It's important to say this right. I understand that John McCain and his supporters take great pride in the maverick qualities by which he seeks to define himself, and to be defined. And there's something extraordinarily attractive about the maverick--the guy who bucks the system, holds feet to the fire, speaks truth to power, all those old cliches. It's a part of the American myth, the archetype that catapulted Ronald Reagan to power--and assures him seemingly everlasting sainthood in the memory of vast numbers of Americans, despite the evidence that suggests, to rational minds, that his true legacy is far from the unmitigated triumph it is made out to be. It also played an important part in the George W. Bush ascent to power--and its catastrophic outcome.
Now comes shoot-from-the-hip McCain, proclaiming his gunslinger credentials, and it's important for us to understand that the dark side of the maverick's willing--perhaps even romantic--embrace of risk is recklessness. The dark side of the fighter pilot's courage is the flyboy's arrogant impulsiveness and fatal attraction for danger. Am I "unpatriotic" in wondering if we yet need to hear the full story of the events that led to the downing of that aircraft in Vietnam, before McCain's much-touted stay at the Hanoi Hilton? Is it irreverent to ask for an accounting of those events, now that this same fighter pilot seeks to be entrusted with the controls in this country's cockpit and make life-or-death decisions for us all, for the next four, perhaps eight years?
These thoughts arise from my observation of McCain and his vaunted willingness to take a risk and, when all else fails, to throw the hail-Mary pass. (Apologies for the mix of metaphors, friends!) Clearly, the latest example of this quality is the choice of Sarah Palin for McCain's vice-presidential running-mate. And this is not, please, about Sarah Palin. I have no reason to disrespect her, although I suspect I would disagree with her on virtually every issue, from birth control and abortion and a woman's right to control her destiny to her disbelief in the human contribution to climate change. It is particularly not about a seventeen-year-old being pregnant and unmarried. No, this is about a man who spends months building political capital on his urgent promotion of the war in Iraq and on his opponent's supposed unpreparedness to handle the dangers that face us in that part of the world; and who then turns around and picks, as his immediate successor in the event of his incapacity, a person who is clearly, indeed dangerously under-qualified in this very area. And this for no other apparent reason than to appease those social and religious conservatives who have mistrusted him, and to poach democratic votes from the angry, disappointed Hillary support group. Oh, and to have a fellow "maverick" on the ticket.
I don't know about you, but I don't want another risk-taker in that office. I admire the quality in less high-stakes situations, but this is not a game of football. We're talking, now, about the task of steering this country back to calmer seas (ouch, those metaphors!) and re-establishing our position in the world, as Teddy Kennedy eloquently put it, by "the power of our example, not the example of our power."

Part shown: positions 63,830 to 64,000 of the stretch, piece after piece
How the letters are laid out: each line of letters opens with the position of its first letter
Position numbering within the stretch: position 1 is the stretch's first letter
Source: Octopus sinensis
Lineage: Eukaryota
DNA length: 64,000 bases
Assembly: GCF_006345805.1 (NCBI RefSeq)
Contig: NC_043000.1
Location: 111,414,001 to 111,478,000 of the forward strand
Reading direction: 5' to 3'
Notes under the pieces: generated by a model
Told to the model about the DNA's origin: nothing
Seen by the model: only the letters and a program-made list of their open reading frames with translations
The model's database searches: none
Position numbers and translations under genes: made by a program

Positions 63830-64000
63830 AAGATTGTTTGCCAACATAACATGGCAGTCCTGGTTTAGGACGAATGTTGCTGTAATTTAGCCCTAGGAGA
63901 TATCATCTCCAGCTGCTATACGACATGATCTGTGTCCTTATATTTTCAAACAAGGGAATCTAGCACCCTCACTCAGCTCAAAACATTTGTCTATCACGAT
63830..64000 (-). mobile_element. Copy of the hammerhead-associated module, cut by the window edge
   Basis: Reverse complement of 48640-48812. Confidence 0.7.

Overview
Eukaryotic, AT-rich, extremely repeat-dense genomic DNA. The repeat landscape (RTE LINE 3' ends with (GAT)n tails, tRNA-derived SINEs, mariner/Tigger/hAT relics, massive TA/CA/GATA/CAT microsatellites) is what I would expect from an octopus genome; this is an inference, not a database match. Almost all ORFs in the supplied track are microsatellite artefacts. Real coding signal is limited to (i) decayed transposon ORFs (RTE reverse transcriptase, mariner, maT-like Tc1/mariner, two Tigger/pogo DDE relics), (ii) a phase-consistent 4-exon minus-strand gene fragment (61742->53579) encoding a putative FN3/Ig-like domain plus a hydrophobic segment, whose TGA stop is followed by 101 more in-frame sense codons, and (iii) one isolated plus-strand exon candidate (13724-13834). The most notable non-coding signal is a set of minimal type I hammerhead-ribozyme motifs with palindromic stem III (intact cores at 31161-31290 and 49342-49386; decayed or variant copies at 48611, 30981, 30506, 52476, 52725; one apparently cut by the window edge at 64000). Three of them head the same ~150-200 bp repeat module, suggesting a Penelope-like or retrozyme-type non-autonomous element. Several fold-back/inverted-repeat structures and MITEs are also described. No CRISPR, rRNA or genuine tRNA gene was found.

In contrast to the jumpy maverick qualities of John McCain, I see the quiet, forceful approach of Barack Obama. There are those who like to characterize Obama as aloof, unapproachable--not the kind of guy, they say, you'd want to sit down and have a beer with, unlike the current occupant of the White House. They are fooled, I say, into overlooking the one quality we desperately need in our next president: a true, unflappable mental discipline, a clarity and determination that see past the contingencies of the moment and hold fast to the big picture, the need for sanity, mutual respect and justice in the world, if we are to survive the baser aspects of our human nature.
Drawing, as I often do, on my admiration for the teachings of the Buddha, I honor not only Obama's quite extraordinary equanimity, but also the natural ease and clarity with which he embraces "Right Speech"--his steadfast refusal to advance his interests by slandering others, even those who gladly slander him. Who could fail to admire his immediate, forthright and unambiguous response to the current flap over what is, after all, no more than a family matter? I honor the dignity with which he had consistently refused to succumb to those who demand that he descend into the political mire, or risk appearing weak. His acceptance speech, last week, was ample evidence of strength combined with dignity.
Dignity, it's true, is not the most fuzzily "approachable" of qualities. It risks making its wearer seem a bit remote. But we have had ample time to contemplate the results of electing a folksy, scrappy pugilist and undisciplined thinker to hold our highest office and represent us to the world. Isn't it time for the corrective of some quiet balance, some serious forethought in judgment, some intellectual rigor and, yes, some dignity? Do we really need another reckless jolt into a future filled with known and unknown dangers? For myself, in the matter of global politics, I favor predictability over excitement, the dignity of dialogue over the bloody legacy of the sword.